Undermining the impact of hateful content with informed and non-aggressive responses, called counter narratives, has emerged as a possible solution for having healthier online communities. Thus, some NLP studies have started addressing the task of counter narrative generation. Although such studies have made an effort to build hate speech / counter narrative (HS/CN) datasets for neural generation, they fall short in reaching either high-quality and/or high-quantity. In this paper, we propose a novel human-in-the-loop data collection methodology in which a generative language model is refined iteratively by using its own data from the previous loops to generate new training samples that experts review and/or post-edit. Our experiments comprised several loops including diverse dynamic variations. Results show that the methodology is scalable and facilitates diverse, novel, and cost-effective data collection. To our knowledge, the resulting dataset is the only expert-based multi-target HS/CN dataset available to the community.

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Towards Knowledge-Grounded Counter Narrative Generation for Hate Speech
Yi-Ling Chung | Serra Sinem Tekiroğlu | Marco Guerini
Findings of the Association for Computational Linguistics: ACL-IJCNLP 2021


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Generating Counter Narratives against Online Hate Speech: Data and Strategies
Serra Sinem Tekiroğlu | Yi-Ling Chung | Marco Guerini
Proceedings of the 58th Annual Meeting of the Association for Computational Linguistics

Recently research has started focusing on avoiding undesired effects that come with content moderation, such as censorship and overblocking, when dealing with hatred online. The core idea is to directly intervene in the discussion with textual responses that are meant to counter the hate content and prevent it from further spreading. Accordingly, automation strategies, such as natural language generation, are beginning to be investigated. Still, they suffer from the lack of sufficient amount of quality data and tend to produce generic/repetitive responses. Being aware of the aforementioned limitations, we present a study on how to collect responses to hate effectively, employing large scale unsupervised language models such as GPT-2 for the generation of silver data, and the best annotation strategies/neural architectures that can be used for data filtering before expert validation/post-editing.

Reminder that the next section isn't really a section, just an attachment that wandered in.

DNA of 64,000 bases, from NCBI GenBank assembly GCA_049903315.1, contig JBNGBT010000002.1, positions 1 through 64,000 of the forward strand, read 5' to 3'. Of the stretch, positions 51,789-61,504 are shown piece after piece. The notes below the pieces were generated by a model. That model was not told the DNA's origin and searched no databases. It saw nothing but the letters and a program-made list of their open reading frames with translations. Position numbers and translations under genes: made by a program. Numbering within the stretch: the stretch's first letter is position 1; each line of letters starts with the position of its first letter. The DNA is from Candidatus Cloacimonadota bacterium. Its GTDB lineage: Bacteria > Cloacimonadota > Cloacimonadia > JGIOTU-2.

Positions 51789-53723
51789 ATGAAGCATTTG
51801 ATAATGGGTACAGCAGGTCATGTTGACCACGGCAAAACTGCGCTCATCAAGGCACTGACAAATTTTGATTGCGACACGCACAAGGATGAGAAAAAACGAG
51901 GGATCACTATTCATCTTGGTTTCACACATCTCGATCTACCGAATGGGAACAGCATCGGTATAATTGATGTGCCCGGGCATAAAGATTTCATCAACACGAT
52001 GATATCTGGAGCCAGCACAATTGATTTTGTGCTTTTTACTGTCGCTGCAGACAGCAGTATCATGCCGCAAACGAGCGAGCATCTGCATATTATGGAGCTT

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Toward Stance-based Personas for Opinionated Dialogues
Thomas Scialom | Serra Sinem Tekiroğlu | Jacopo Staiano | Marco Guerini
Findings of the Association for Computational Linguistics: EMNLP 2020

In the context of chit-chat dialogues it has been shown that endowing systems with a persona profile is important to produce more coherent and meaningful conversations. Still, the representation of such personas has thus far been limited to a fact-based representation (e.g. “I have two cats.”). We argue that these representations remain superficial w.r.t. the complexity of human personality. In this work, we propose to make a step forward and investigate stance-based persona, trying to grasp more profound characteristics, such as opinions, values, and beliefs to drive language generation. To this end, we introduce a novel dataset allowing to explore different stance-based persona representations and their impact on claim generation, showing that they are able to grasp abstract and profound aspects of the author persona.